|NOTE: BE SURE TO CLICK ON THE INDIVIDUAL PICTURES TO SEE A LARGER, MORE DETAILED VIEW OF EACH STATION|
|While staying in Alamosa, Colorado we heard about a town that had a shrine of the Stations of the Cross. After traveling for about 40 miles we arrived in a very simple town. It wasn't difficult to locate the Stations of the Cross Shrine. It was the focal point of the town, which is Colorado's oldest town. The Stations of the Cross Shrine is a series of graphic meditations of the last hours of Christ's life.|
|It depicts His judgment, suffering, and death. They also included, at the "15th Station" the Resurrection. The shrine is formally known as "La Mesa de la Piedad y de la Misericordia" (Hill of Piety and Mercy). Here, they have recreated their own Calvary. The trail leading to the Shrine is just under a mile long, and it culminates at a grotto of Our Lady of Guadalupe, the Mother of God. This grotto holds pink sandstone statues of the Virgin Mary and Juan Diego. The grotto reminds people of|
|the special place in the role of salvation and the love that Hispanics have for Mary, Our Lady of Guadalupe. In May 1991 Rev. Pat Valdez of the Sangre de Cristo Church journeyed to Rome with twenty-nine parishioners for an audience with Pope John Paul II. They were accompanied by sculptor Huberto Maestas, a San Luis native and creator of the town's Stations of the Cross Shrine.|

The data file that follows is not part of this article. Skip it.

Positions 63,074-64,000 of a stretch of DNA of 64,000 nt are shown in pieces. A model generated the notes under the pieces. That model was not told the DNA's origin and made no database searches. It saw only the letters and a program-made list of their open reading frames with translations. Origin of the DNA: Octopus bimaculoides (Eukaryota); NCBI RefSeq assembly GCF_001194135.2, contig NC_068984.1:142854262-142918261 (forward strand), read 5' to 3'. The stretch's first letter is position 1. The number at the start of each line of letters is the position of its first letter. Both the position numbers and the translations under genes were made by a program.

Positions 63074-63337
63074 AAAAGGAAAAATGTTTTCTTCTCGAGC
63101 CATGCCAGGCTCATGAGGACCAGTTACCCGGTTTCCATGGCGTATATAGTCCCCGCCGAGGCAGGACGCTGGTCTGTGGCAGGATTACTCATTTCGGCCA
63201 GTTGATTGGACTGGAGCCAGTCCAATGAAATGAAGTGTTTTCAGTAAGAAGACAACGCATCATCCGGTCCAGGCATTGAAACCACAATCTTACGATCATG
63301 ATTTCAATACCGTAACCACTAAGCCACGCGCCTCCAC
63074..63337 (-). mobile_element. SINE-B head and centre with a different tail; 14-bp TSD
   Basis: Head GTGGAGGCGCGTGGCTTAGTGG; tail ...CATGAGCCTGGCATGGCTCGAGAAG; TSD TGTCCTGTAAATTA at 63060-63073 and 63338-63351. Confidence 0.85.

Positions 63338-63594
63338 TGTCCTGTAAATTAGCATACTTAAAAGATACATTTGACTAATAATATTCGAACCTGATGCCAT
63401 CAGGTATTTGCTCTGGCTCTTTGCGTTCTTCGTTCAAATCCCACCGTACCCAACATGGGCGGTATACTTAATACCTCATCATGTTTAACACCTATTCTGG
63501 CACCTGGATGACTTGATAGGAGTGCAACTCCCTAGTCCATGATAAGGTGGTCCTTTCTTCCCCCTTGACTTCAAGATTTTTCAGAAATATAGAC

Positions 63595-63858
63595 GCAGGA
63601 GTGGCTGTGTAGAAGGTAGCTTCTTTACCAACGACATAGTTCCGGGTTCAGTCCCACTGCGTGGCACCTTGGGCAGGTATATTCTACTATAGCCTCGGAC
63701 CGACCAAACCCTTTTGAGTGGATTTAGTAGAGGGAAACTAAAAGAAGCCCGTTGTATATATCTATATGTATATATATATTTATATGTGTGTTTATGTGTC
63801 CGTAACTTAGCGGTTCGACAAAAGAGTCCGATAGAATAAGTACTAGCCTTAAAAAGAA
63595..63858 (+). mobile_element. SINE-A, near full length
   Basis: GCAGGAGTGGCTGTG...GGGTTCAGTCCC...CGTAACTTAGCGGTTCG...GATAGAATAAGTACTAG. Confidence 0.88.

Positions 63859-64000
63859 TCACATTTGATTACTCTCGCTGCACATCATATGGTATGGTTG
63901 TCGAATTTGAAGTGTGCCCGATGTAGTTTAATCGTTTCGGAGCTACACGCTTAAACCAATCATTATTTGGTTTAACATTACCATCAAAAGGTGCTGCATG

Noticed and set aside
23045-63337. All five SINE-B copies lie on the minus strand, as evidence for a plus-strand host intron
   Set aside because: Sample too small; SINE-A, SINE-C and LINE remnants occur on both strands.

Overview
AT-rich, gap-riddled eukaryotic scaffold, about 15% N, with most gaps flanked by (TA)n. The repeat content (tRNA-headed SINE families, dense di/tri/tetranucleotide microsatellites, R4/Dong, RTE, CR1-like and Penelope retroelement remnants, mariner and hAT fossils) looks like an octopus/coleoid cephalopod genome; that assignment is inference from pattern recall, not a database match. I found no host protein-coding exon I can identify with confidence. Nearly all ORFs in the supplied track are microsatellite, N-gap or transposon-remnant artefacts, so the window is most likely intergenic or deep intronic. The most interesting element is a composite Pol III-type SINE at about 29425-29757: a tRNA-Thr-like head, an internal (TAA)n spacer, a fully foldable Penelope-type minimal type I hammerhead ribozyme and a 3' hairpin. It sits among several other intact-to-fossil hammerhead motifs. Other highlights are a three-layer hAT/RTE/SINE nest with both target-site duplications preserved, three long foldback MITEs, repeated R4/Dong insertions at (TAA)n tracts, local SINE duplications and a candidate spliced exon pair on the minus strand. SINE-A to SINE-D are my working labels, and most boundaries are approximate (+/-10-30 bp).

|Dedicated in 1990, the shrine symbolizes the central role of religion in southern Colorado's Hispano communities. Local residents come here throughout the year for prayer, reflection, and celebration. The shrine also makes an important contribution to the San Luis economy, drawing thousands of visitors annually.|
|Perhaps most important, it has rekindled a sense of unity and pride in this, Colorado's first significant settlement. We learned that the statues were sculpted by Huberto Maestas. He is described as a restless spirit with a passion for art. Maestas exuberates a creative energy that is evident not only in art, but in life itself. There is nothing passive about a piece by Maestas. His figures embrace drama, and|
|capture the spirit of form in motion. Visualizing each sculpture before it is begun, he captures the essence of each piece he creates. Addressing his art to the realm of human experience, Maestas is drawn to the human figure. Maestas couples his artistic vision with technical skill, seeing a piece through the "lost wax process" into a finished bronze.|
Be sure you allow plenty of time as there a number of things to see besides the Stations of the Cross. The interior of the Church on the top of the hill is beautiful as well as the Grotto to Our Lady of Guadalupe. There is also a visitors center that has an excellent view of the town and surrounding mountains. Our trip to this shrine was a really moving one and something I would recommend to anyone visiting in this area.
Good Luck! Have Fun! and Stay Safe!